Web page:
Darren Aronofsky's Noah has won heaps of praise, but many moviegoers have left the theater confused by some of his more controversial contributions to the famous story. The Watchers, the movie's giant rock creatures that help Noah build the Ark, have drawn a lot of attention since the movie was released Friday.
Paramount has kept pretty much all images of the creatures off the Internet, making them somewhat mysterious. But a little reading reveals the Watchers were in the Bible, though (as with most things in the movie) Aronofsky has taken some artistic license with them.
The Watchers are fallen angels who have taken the form of six-armed giants made of stone. They're based on the Biblical "Nephilim," who are mentioned twice in the Old Testament. The creatures were supposedly fallen angels who helped the humans after Adam and Eve were exiled from the Garden of Eden. They're explained a little more in the Book of Enoch and the Book of Giants, religious texts studied mainly by Jewish scholars. Little is known about them, but it's generally agreed that either the Nephilim or their offspring were giants.
A Texas rabbi and author named Geoffrey Dennis delved into the subject in a blog post Monday. He writes, "Aronofsky elides the more lurid part to the tradition, their coupling with human women and producing giant offspring, focusing instead on their role in Enoch as the bringers of knowledge and technology to humanity."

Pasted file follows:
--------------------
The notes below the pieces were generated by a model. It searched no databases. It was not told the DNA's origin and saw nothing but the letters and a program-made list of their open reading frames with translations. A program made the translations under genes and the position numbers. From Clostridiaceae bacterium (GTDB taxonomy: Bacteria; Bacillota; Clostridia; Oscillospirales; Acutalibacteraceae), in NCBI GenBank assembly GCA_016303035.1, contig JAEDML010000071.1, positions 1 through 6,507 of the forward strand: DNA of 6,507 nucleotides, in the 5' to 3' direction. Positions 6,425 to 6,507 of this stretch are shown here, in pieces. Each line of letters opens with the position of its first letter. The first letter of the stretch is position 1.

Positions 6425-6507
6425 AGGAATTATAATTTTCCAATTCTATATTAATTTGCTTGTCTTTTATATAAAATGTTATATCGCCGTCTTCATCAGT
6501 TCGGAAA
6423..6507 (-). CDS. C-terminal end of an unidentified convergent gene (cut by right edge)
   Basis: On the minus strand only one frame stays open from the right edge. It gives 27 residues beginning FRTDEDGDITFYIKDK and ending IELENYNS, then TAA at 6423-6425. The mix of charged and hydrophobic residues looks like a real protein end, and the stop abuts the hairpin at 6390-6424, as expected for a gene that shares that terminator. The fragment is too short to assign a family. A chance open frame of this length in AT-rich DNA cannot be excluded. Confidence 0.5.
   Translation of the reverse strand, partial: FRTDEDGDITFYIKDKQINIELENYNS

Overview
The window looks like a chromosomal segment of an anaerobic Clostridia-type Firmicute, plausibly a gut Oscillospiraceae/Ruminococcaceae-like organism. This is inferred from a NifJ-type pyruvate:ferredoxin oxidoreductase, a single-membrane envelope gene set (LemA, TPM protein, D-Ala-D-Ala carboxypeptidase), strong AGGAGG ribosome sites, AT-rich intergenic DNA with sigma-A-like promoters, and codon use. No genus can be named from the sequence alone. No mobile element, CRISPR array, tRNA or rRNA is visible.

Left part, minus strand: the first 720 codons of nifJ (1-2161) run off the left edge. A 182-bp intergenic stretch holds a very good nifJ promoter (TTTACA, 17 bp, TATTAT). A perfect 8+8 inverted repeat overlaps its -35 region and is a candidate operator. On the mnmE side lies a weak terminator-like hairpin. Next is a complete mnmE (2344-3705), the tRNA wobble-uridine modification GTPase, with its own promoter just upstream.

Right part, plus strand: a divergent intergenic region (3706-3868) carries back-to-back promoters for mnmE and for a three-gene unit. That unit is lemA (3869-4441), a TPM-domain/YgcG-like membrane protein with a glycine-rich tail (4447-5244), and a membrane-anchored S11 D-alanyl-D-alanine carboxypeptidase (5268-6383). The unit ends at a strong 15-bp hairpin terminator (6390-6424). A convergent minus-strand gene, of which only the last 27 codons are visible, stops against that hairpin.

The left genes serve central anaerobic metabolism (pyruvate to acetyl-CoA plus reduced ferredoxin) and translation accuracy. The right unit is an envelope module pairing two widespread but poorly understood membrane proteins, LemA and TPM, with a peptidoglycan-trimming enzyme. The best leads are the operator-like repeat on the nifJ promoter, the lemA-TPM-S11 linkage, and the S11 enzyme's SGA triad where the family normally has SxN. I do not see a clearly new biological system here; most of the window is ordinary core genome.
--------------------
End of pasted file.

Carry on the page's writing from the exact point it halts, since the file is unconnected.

The Biblical basis for the creatures was explored in depth by BadassDigest's Devin Faraci, who spoke with Aronofsky about where the creatures came from. Aronofsky said he struggled with FX studio Industrial Light & Magic to get the creatures right because he didn't "want them to just be cool creatures." He wanted their physical bodies to be a metaphor for the way these angels have fallen, and been trapped by the earth.
"The big image we had stuck to the wall was a seagull trapped in oil," he said. "The way the earth can destroy that type of life form, we wanted to apply to these winged creatures. We went with six-winged creatures because the Seraphim are described as a six-winged creature. When they got encased [in stone] they were able to use the wings as arms and legs."
It's interesting that a retelling of such a well-known Biblical story would incorporate something so fantastic and out of left field, and for the most part it's being regarded as a successful and insightful addition. We'll leave you with a picture the director posted to Twitter of Nick Nolte doing some voice work for the Watcher named Samyaza.